Returns On Reserves And Government Spending23 Mar 2009
Date: 23 March 2009
Question No. 950 (by Mr Gautam Banerjee, Nominated Member of Parliament):
To ask the Minister for Finance what are the additional amounts available for Government spending included in the revised estimates for the year ended 31 March 2009 and the budget for the year ending 31 March 2010 as a result of the constitutional amendment in October 2008 that now allows the Government to spend on the basis of total returns on relevant assets.
Question No. 951 (by Mr Gautam Banerjee, Nominated Member of Parliament):
To ask the Minister for Finance with regard to investment returns on our reserves (a) what are the key assumptions in computing the expected long-term real rate of return on relevant assets for the purpose of determining the total returns on these assets; and (b) how does the “expected long-term real rate of return” compare with the actual historical long-term real rate of return.
Question No. 952 (by Mr Gautam Banerjee, Nominated Member of Parliament):
To ask the Minister for Finance with regard to investment returns on our reserves, how he has satisfied himself with the reasonableness and fairness of the assumptions inherent in the computation of the expected long-term real rate of return on the relevant assets.
Reply by Finance Minister Tharman Shanmugaratnam:
Mr Gautam Banerjee asked about the additional amounts available for Government spending for year ended 31 March 2009 and year ending 31 March 2010 under the new Constitutional framework for spending from investment returns.
The new framework for spending will take effect from 1 April 2009. It hence does not affect the amount of investment income taken into the Budget for spending for the fiscal year ending 31 March 2009, which continues to be based on the earlier framework on actual interest and dividend income alone. For this fiscal year which is ending soon, the Government took in a Net Investment Income Contribution of $3.7 billion.
For the coming fiscal year ending 31 March 2010, the Net Investment Returns Contribution (NIRC) was estimated in the Budget to amount to $7.7 billion. The figure was reflected in the Budget Statement in January 09. Compared to the Net Investment Income taken in last year, the NIRC of $7.7b is an increase of about $4b - or about 1.6% of GDP.
Members would know that this Net Investment Returns Contribution (NIRC) starting with the coming fiscal year is based on the new framework of spending out of long term expected total returns, not limited to interest and dividends. The framework applies to expected returns on the reserves managed by GIC and MAS. There is no change in rules for spending out of Temasek’s returns, which continues to be based on actual dividends.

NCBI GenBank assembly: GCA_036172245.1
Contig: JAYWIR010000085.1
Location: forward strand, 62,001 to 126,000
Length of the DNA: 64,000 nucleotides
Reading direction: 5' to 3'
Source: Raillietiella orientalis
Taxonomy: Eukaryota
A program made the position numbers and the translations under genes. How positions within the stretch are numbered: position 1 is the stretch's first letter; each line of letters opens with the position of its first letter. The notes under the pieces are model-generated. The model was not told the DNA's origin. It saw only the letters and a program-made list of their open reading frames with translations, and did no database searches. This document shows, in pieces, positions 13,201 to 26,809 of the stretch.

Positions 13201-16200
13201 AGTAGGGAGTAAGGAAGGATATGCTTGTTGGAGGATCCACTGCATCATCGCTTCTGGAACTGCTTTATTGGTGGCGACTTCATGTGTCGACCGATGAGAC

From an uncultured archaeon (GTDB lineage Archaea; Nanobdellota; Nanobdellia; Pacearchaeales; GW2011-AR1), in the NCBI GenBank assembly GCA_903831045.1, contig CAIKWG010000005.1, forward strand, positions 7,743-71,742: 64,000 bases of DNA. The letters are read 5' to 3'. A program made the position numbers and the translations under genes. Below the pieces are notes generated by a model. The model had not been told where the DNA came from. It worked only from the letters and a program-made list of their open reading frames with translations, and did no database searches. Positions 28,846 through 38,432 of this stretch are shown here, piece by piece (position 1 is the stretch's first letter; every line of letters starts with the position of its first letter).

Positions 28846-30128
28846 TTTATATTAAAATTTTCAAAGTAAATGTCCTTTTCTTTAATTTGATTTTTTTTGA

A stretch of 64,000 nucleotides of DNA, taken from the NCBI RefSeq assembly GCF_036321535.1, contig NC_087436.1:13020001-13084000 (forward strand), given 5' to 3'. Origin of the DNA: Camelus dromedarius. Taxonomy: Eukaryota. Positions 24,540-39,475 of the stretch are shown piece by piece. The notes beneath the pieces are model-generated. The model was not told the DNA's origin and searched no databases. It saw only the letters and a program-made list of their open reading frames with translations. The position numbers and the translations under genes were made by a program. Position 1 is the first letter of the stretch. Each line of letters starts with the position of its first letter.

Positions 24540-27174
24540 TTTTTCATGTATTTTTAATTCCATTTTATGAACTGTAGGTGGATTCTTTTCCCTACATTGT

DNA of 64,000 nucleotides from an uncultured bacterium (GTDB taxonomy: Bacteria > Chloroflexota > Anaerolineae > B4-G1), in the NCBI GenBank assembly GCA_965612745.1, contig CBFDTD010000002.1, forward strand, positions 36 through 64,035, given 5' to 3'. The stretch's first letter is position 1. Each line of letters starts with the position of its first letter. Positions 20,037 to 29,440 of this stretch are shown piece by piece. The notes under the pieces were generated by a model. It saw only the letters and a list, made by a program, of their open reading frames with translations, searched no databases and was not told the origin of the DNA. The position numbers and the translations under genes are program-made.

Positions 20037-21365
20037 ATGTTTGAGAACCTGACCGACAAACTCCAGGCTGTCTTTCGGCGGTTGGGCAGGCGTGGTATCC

The process for determining the long-term expected real rates of return of the reserves invested by GIC and MAS has been rigorous. The rates, which refer to the expected real returns over the next 20 years, were proposed by the Boards of GIC and MAS respectively, based on detailed study and assessments by investment professionals in the two agencies. The GIC and MAS teams first projected the expected returns on each individual asset class (such as bonds or real estate). This was followed by aggregating the expected rates of return on the individual asset classes into the overall rates of return on the GIC and MAS portfolios, which takes into account their respective asset allocation strategies.
The GIC and MAS took into account both historical trends, and a forward-looking analysis of the investment outlook, before reaching their best judgments. The methodology did not in any instance involve a mechanical extrapolation of past trends. In making their assessments, they also took account of projections of future returns on each asset class by their peers amongst institutional investors.
The Ministry of Finance undertook a thorough review of the methodologies used by the GIC and MAS, and was satisfied that their approach was sound and the estimated long term rates of return were reasonable. As Minister for Finance, I therefore proposed these rates to the President for purpose of Budget 2009. President obtained the advice of the Council of Presidential Advisers as required under the Constitution, before concurring with the Government’s proposals.
Mr. Banerjee asked how the expected long-term real rate of return compared with the actual historical long-term real rate of return. The expected rates of return - which are estimates of the average returns expected over the next 20 years - reflected the GIC and MAS Boards’ assessment that the future investment environment is likely to be less benign than over the last 20 years. The expected rates of return for the individual asset classes over the next 20 years are in fact generally lower than their historical rates. However, the expected rates on the GIC’s overall portfolio also reflect the fact that it is now considerably more diversified across a range of risk assets than it was 20 years ago.